Friday, October 27, 2017

Why do we need Quaker history, and what kind of history do we need?

My first book dealt with the history of Western unprogrammed Friends
and was published in 2000. It's a compilation
of articles from Friends Bulletin, the magazine I edited.
It is out of print, but available through Amazon and other
On October 26 I took part in an interesting phone workshop on Quaker history sponsored by the Western Friend. It was the first online workshop I have ever taken part in, and I want to commend Mary Klein for organizing it and for providing excellent background readings and good questions to ponder. I also want to commend her for choosing Zoom as our platform. It worked extremely well. I was able to hear and see everyone clearly.  Given problems I’ve experienced with other conferencing platforms, I was deeply impressed by Zoom. To learn more about the Western Friend, see

History helps us to discover and forge our identity as Quakers

Our discussion began with a Friend pointing out that our Quaker identity depends in great measure on knowledge of our history, and I agree. I once heard James Baldwin say, “To know where we are going, we need to know who we are. To know who we are, we have to know where we have been.” These words ring true. History helps us to know where we came from, who we are, and how we can chart our future. Several Friends spoke about how studying Quaker history was important for their spiritual formation as Friends. Knowing our history also helps us collectively to be a faith-based community sharing a common vision and goals.

We need to know everyone’s story, not just the dominant narrative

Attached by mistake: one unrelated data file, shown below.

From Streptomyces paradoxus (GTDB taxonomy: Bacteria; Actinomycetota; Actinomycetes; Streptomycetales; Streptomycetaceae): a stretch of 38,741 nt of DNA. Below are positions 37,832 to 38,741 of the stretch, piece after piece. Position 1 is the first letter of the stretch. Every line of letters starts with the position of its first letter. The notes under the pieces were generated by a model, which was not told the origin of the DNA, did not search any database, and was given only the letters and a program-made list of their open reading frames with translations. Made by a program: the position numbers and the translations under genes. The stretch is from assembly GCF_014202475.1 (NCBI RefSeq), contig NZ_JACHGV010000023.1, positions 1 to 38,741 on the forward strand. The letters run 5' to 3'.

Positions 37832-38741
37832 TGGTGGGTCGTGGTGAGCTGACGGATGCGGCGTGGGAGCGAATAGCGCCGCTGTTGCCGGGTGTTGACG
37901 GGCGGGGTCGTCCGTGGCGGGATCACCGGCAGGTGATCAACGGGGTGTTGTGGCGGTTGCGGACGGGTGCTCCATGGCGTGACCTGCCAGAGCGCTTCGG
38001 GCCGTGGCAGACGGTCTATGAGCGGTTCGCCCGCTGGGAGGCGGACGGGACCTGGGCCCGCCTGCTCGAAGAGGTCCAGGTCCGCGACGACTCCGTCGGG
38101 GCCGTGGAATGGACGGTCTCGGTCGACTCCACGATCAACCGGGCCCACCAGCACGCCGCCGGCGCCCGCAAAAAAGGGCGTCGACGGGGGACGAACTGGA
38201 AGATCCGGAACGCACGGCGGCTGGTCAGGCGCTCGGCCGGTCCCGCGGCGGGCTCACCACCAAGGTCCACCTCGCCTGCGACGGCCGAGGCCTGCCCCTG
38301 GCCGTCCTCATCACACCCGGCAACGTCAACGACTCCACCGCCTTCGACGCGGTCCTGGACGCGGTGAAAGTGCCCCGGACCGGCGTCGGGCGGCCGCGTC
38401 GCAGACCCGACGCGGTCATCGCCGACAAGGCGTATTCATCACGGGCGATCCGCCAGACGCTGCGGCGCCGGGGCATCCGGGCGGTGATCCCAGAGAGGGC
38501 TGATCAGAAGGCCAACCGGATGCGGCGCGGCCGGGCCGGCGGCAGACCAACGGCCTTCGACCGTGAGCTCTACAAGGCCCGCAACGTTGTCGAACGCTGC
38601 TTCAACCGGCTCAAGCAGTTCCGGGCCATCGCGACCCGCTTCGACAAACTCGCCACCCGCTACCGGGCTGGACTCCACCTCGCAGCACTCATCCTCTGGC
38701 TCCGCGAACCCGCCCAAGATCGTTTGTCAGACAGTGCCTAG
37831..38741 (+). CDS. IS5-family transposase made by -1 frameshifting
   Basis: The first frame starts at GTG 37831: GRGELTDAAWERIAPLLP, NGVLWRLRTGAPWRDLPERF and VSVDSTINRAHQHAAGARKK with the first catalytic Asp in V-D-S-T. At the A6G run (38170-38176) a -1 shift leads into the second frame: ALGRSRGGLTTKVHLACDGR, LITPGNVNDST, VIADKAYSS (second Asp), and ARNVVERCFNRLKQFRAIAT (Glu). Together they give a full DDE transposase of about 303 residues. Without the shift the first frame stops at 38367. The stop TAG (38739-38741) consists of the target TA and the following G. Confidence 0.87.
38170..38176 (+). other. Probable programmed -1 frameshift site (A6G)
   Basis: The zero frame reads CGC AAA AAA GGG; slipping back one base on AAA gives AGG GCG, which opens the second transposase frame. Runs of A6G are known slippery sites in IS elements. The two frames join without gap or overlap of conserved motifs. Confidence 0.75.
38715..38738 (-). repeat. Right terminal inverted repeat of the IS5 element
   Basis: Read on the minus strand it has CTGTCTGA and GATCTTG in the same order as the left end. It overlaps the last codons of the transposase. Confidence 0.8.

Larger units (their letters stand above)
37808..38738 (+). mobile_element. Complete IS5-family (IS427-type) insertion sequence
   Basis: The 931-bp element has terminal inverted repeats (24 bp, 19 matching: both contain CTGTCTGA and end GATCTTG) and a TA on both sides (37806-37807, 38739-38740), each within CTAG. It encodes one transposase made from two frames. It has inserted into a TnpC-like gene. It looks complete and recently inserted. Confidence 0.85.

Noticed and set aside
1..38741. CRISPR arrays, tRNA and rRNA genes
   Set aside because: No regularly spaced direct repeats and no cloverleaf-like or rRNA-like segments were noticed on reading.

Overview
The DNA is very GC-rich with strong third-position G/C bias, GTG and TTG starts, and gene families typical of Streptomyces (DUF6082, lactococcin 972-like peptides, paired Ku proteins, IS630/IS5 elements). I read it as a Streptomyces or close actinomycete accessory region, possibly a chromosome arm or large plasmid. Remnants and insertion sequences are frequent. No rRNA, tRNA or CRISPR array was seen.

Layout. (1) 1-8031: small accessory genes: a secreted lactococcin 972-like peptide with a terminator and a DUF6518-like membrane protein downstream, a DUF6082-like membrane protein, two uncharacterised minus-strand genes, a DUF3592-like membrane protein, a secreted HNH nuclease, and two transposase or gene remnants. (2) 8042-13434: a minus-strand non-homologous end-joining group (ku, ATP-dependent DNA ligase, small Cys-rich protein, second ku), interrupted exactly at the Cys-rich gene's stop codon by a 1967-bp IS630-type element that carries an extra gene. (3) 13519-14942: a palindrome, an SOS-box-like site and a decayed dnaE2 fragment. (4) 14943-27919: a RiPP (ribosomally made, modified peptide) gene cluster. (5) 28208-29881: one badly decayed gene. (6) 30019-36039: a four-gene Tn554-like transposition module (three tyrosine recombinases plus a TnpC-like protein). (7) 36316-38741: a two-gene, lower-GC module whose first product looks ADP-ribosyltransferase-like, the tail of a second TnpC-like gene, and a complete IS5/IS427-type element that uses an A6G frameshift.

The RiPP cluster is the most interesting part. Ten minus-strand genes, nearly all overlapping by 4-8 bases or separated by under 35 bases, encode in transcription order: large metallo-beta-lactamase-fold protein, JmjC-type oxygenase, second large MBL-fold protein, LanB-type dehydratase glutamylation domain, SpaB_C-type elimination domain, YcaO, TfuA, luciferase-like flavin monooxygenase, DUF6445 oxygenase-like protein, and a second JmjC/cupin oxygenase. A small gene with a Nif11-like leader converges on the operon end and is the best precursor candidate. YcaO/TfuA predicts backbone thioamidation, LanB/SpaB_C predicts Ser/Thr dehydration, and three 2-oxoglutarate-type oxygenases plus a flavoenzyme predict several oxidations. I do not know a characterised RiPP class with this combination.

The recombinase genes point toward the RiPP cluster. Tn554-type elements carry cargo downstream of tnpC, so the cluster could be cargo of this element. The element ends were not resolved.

Jim Summers reminded us that we need to know not just one but multiple histories—the stories told by marginalized people are just as important as the stories told by dominant groups. Privileged Quakers have prided themselves on treating Indian fairly, opposing slavery, championing the rights of women, etc. All of this is true, up to a point. But African American Friends have helped us to realize that Quaker history is also rife with racism (not to mention, sexism and homophobia). That’s why we need to read and take to heart books like Fit for Freedom, Not for Friendship. The same is true of our history with Native Americans; we need to hear what First People think of Friends, and that means reaching out and including them in historical conferences, as Jim tried to do. To have a complete history, everyone involved must be at the table, sharing their stories.

I must add that we need to hear the multiple perspectives on Quaker history representing the broad theological spectrum of Quaker thought and action.  We need, for example, Howard Brinton’s take on liberal Quakerism, which I once thought was “true Quakerism” and now realize is just one facet of a multifaceted gem. We also need English Christocentric Friend John Punshon’s Portrait in Grey, Wilmer Cooper’s A Living Faith (written from a Wilburite, FUM perspective), Walter Williams’ The Rich Heritage of Quakerism (the perspective of what Elton Trueblood calls a ‘majority’ of Quakers, i.e. Evangelicals), and finally, Ben Pink Dandelion, an English Friend who tries to be inclusive and comprehensive of all the branches of Quakerism. In addition to reading these different takes on Quaker history, we can also benefit from going back to original sources and struggling to understand what they are saying.

Know Nothings Vs. Know-It-Alls